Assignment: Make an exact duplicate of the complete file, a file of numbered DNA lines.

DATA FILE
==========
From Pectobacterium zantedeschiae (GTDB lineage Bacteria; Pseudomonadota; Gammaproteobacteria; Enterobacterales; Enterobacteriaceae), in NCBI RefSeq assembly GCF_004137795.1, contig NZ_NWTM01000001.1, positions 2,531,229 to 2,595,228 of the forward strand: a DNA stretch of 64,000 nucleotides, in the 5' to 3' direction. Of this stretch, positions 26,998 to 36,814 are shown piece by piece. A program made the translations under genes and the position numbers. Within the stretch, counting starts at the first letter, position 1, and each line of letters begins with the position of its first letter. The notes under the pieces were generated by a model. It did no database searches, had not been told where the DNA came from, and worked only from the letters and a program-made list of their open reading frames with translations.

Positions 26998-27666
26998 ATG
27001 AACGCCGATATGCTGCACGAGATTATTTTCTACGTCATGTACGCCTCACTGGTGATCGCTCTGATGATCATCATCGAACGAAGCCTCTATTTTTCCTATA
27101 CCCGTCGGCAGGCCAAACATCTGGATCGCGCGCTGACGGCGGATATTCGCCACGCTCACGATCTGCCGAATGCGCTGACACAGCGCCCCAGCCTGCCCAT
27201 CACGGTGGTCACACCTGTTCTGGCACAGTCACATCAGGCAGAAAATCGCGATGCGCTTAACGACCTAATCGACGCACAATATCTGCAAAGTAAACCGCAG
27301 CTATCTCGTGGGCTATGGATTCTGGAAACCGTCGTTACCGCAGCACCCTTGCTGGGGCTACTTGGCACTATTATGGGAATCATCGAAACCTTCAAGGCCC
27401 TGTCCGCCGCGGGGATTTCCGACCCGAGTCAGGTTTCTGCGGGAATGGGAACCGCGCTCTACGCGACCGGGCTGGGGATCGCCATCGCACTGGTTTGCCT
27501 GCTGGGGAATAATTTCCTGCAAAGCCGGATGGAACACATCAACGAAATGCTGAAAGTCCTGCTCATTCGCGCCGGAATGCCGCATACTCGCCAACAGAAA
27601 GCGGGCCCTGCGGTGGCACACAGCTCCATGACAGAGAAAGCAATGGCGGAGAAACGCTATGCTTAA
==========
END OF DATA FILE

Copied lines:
From Pectobacterium zantedeschiae (GTDB lineage Bacteria; Pseudomonadota; Gammaproteobacteria; Enterobacterales; Enterobacteriaceae), in NCBI RefSeq assembly GCF_004137795.1, contig NZ_NWTM01000001.1, positions 2,531,229 to 2,595,228 of the forward strand: a DNA stretch of 64,000 nucleotides, in the 5' to 3' direction. Of this stretch, positions 26,998 to 36,814 are shown piece by piece. A program made the translations under genes and the position numbers. Within the stretch, counting starts at the first letter, position 1, and each line of letters begins with the position of its first letter. The notes under the pieces were generated by a model. It did no database searches, had not been told where the DNA came from, and worked only from the letters and a program-made list of their open reading frames with translations.

Positions 26998-27666
26998 ATG
27001 AACGCCGATATGCTGCACGAGATTATTTTCTACGTCATGTACGCCTCACTGGTGATCGCTCTGATGATCATCATCGAACGAAGCCTCTATTTTTCCTATA
27101 CCCGTCGGCAGGCCAAACATCTGGATCGCGCGCTGACGGCGGATATTCGCCACGCTCACGATCTGCCGAATGCGCTGACACAGCGCCCCAGCCTGCCCAT
27201 CACGGTGGTCACACCTGTTCTGGCACAGTCACATCAGGCAGAAAATCGCGATGCGCTTAACGACCTAATCGACGCACAATATCTGCAAAGTAAACCGCAG
27301 CTATCTCGTGGGCTATGGATTCTGGAAACCGTCGTTACCGCAGCACCCTTGCTGGGGCTACTTGGCACTATTATGGGAATCATCGAAACCTTCAAGGCCC
27401 TGTCCGCCGCGGGGATTTCCGACCCGAGTCAGGTTTCTGCGGGAATGGGAACCGCGCTCTACGCGACCGGGCTGGGGATCGCCATCGCACTGGTTTGCCT
27501 GCTGGGGAATAATTTCCTGCAAAGCCGGATGGAACACATCAACGAAATGCTGAAAGTCCTGCTCATTCGCGCCGGAATGCCGCATACTCGCCAACAGAAA
27601 GCGGGCCCTGCGGTGGCACACAGCTCCATGACAGAGAAAGCAATGGCGGAGAAACGCTATGCTTAA